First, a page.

Why have they given us the Moody blues? AS CREDIT AGENCY DOWNGRADES OUR DEBT TO JUNK STATUS WE ASK REASONS BEHIND MOVE..
THE downgrading of Ireland's debt to junk status yesterday raised serious concerns about the motivations of powerful US credit ratings agencies.
The move by Moody's will make it even harder for the Government to return to the bond markets next year - and raised the prospect of a second bailout.
Interestingly, the downgrade immediately caused the euro to fall against the dollar.
It has led to many questioning Moody's agenda.
The agency is one of three US giants which earn billions in fees and capable of striking fear into the markets at any given moment.
Yesterday, Taoiseach Enda Kenny moved to calm the situation claiming the downgrade was not necessarily caused by an Irish problem but because of a wider "difficulty" in Europe.
He said the latest revelations about Italy's debt of EUR1.8trillion was a cause of concern.
Mr Kenny added: "Europe itself has got to respond to a European problem and that is reflected in Moody's analysis and downrating. Their problem is not with Ireland, they recognise this is a European problem and has to be responded to in a European sense."
He also said that if European leaders held an emergency meeting on Friday to discuss the growing debt crisis, decisions better be made.
He added: "If a council meeting is going to be held this Friday, then obviously it's got to be one that is going to grasp this nettle and set out Europe's response to the contagion which clearly is causing anxiety and concern."
EC President Jose Manuel Barroso described the decision by Moody's as "incomprehensible".
The Finance Department said the downgrade was completely at odds with recent views of other credit rating agencies and there was no need for Moody's downgrade.
The National Treasury Management Agency said Ireland has sufficient funding to cover requirements until the end of 2013.
Minister for Enterprise, Jobs & Innovation Richard Bruton said the move was due to the overall debt situation in the Eurozone.
Moody's said it took the decision because we are likely to need a second bailout.
In the past, there have been serious concerns about the influence agencies can wield over markets, often in dubious circumstances.
Moody's has come under sustained fire for failing to predict the financial crisis and for assigning top credit ratings to rotten mortgage products. Former Moody's analysts have claimed they were forced by their bosses to churn out ratings more quickly than they could properly analyse products, in order to increase the company's share of the market.
During the boom they are believed to have been seriously conflicted in their dealing with Wall Street banks and hedge funds, giving their seal of approval in return for large fees, which in turn led to the sale of junk mortgages to unsuspecting investors.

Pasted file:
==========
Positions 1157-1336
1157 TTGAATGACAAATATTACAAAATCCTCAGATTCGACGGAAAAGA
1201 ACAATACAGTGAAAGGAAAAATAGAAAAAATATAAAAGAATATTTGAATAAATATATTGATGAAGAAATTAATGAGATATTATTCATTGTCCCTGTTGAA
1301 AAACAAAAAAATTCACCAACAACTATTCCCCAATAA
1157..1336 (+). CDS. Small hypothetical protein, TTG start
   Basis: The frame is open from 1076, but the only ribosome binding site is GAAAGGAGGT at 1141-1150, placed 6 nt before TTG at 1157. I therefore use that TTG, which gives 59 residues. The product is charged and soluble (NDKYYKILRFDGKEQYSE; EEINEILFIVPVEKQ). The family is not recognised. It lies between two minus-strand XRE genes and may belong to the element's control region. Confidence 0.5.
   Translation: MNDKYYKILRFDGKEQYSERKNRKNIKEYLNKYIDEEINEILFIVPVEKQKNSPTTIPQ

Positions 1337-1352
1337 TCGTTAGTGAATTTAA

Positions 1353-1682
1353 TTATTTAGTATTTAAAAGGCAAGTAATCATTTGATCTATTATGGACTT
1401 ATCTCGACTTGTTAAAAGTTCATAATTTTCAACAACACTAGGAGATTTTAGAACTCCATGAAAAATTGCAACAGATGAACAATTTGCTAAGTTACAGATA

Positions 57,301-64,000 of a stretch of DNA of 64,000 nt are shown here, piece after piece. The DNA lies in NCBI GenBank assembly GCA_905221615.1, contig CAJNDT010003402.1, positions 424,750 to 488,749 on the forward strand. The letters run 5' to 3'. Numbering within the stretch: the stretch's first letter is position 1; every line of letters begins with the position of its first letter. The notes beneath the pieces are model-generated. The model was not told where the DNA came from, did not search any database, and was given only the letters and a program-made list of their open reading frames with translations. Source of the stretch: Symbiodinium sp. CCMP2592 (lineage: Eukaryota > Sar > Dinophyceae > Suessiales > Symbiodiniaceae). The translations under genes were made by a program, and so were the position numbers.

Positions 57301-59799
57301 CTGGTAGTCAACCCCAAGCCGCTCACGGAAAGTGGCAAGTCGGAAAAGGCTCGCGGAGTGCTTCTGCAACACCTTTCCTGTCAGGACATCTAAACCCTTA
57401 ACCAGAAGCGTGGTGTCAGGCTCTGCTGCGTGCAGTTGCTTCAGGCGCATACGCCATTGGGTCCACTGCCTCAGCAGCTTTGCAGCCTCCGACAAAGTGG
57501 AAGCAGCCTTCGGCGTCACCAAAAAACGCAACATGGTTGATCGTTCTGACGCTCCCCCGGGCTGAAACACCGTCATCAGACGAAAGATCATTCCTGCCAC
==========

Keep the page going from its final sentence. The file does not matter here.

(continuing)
It is ironic that while these agencies are now sitting in high judgment on the worthiness of a country's debt, mainly caused by the property collapse, they allowed the sub-prime property bubble to thrive by giving favourable ratings to mortgage related securities. It led Pimco's Bill Gross to describe these agencies as hookers who wooed the markets with "6in heels and a tramp stamp".
Even at the time of the infamous collapse of Enron, major agencies kept the energy giants investment-grade rating in place - just five days before it filed for bankruptcy. Lehman Brothers' debt was rated "investment grade" by Moody's on the day the financial powerhouse sank.
Commentator Thomas Friedman joked there were two superpowers in the world - the US and Moody's.
He said the US could destroy you by dropping bombs and Moody's could destroy you by downgrading your bonds.
EC President Jose Manuel Boroso revealed the EU is looking into the regulation of agencies to determine "if there are some if measures to be taken to the prevent possible conflicts of interest and other matters".
He added: "It's quite strange that the market is almost dominated by just three players."
"On the issue of the creation of a European rating agency, we at the political level are not of course taking decisions on that matter. I believe this a decision for the markets.
"It shows there may be some bias in the markets when it comes to the evaluation of the specific issues of Europe."
Irish Mirror Comment
BACKLASH Agency comes under fire
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|Publication:||The Mirror (London, England)|
|Date:||Jul 14, 2011|
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